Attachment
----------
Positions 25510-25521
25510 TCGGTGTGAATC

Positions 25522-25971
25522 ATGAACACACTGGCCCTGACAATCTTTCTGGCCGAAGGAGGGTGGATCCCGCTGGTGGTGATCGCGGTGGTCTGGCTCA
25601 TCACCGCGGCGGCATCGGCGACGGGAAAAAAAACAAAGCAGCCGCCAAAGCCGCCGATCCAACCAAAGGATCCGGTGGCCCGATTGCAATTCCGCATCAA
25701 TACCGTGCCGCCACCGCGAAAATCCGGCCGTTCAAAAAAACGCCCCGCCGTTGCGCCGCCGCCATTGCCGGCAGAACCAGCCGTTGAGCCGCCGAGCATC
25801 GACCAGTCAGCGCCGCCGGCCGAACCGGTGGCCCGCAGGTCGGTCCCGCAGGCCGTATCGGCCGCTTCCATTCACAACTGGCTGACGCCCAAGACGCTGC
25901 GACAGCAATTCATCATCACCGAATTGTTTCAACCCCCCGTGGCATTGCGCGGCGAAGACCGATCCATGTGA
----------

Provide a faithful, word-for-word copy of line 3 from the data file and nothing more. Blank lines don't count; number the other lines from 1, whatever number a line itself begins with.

Positions 25522-25971